## Thursday, April 14, 2011

### Finding poems with "numbers"

Here's a quick and enjoyable activity:
Go to the website for The Poetry Foundation.   Browse for a bit and, when you have completed your look-around, go to the search box toward the upper right and enter the word numbers, then click on the search button to bring a list of results.  On that new page, go to the left column menu and click on Poems.   Enjoy "Number Man" by Carl Sandburg and several other poems.
When your time permits, search using a second mathematical term, and a third.  Bookmark the site.  April is National Poetry Month and Mathematics Awareness Month.  Celebrate!

## Wednesday, April 13, 2011

### Conditional statements

The "If ... , then ... ." statements of mathematical theorems are often termed "conditionals." We have, for example, the conditional, "If x < 3, then x² < 9."  And so on.  Formal conditional statements in a poem can give it the feel of mathematics, even if no mathematical terminology is used.  This is  illustrated in "Omens" by the Romanian poet Marin Sorescu (1936-1996); Sorescu's poem also treats us to word-play  -- with allusions that range from nursery rhymes to religious narratives.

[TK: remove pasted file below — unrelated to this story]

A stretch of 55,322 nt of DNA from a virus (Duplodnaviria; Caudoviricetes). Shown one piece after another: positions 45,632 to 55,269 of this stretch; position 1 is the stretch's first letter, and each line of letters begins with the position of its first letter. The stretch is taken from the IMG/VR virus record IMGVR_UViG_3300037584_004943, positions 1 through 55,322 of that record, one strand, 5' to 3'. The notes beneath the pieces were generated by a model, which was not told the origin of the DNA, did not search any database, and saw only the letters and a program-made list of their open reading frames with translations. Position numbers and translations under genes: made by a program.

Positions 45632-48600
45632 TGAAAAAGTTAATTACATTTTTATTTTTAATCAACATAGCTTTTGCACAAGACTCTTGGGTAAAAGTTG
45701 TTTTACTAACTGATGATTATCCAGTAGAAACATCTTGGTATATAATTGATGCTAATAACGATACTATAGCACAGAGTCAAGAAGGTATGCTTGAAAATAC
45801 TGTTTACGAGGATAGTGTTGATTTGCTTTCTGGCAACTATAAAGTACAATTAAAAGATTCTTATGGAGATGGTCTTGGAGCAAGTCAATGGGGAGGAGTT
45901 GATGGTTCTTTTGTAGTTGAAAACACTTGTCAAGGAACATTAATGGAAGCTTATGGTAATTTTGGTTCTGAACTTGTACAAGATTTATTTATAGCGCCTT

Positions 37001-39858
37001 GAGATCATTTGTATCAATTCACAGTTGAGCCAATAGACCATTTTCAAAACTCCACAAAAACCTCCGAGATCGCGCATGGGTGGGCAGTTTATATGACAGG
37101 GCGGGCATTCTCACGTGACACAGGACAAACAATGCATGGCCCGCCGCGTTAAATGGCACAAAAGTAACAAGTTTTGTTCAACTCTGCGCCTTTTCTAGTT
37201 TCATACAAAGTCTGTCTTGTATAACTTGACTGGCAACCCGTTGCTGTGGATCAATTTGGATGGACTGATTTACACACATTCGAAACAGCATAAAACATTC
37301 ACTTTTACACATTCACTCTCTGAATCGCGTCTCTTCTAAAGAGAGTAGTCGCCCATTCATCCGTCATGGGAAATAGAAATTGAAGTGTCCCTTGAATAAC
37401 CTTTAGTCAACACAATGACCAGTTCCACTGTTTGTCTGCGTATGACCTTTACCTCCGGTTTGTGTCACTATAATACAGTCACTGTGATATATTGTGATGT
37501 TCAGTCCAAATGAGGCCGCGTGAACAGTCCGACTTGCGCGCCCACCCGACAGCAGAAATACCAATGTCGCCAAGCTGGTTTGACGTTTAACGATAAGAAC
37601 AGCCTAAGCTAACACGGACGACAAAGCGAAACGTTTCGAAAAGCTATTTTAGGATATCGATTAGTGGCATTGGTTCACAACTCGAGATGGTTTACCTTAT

## Sunday, April 10, 2011

### What can mathematics do?

For many, mathematics offers interpretive links between a mind and the truths it seeks to know,  the same role that a story plays in this poem -- "Story Water" -- by Jelaluddin Balkhi Rumi (1207 - 1273).

## Thursday, April 7, 2011

### A poetic perspective on algebra

Last Monday (April 4), the Washington Post had an article concerning the value of Algebra II  as a predictor of college and work success.  Since then I have heard numerous successful people point out that they did not have the cited course.   Also on April 4, NPR had a feature on the advantages of being bilingual.   My own mind joined these two stories --  for me, algebra is a second language and has enabled my learning of lots of other things.

Colette Inez 's poem "Forest Children" uses the language of poetry to speak of algebra (and of her concern for shrinking woodlands).

## Tuesday, April 5, 2011

### What color is 3?

Long before there were six-digit hexadecimal codes for color (red #FF0000 or green #000800), there were paint-by-number craft activities.  And there is synaesthesia (syn -joined, aesthesia -sense),  a neurological condition in which two or more senses are connected. For example music might be "seen" in colours and patterns, or taste may have shapes, or letters and numbers have textures.
Miroslav Holub (1923-98), Czech poet and research scientist (and one of my favorite poets) establishes number-color pairings in the following poem:

## Sunday, April 3, 2011

### April -- month of poetry and mathematics

April is both National Poetry Month and Mathematics Awareness Month  (with theme this year being "Unraveling Complex Systems").  Today's poem by physicist Richard Feynmann (1918-1988) celebrates both poetry and complexity; from the Epilogue of  Feynman's book, What do you care what other people think?, we have these lines: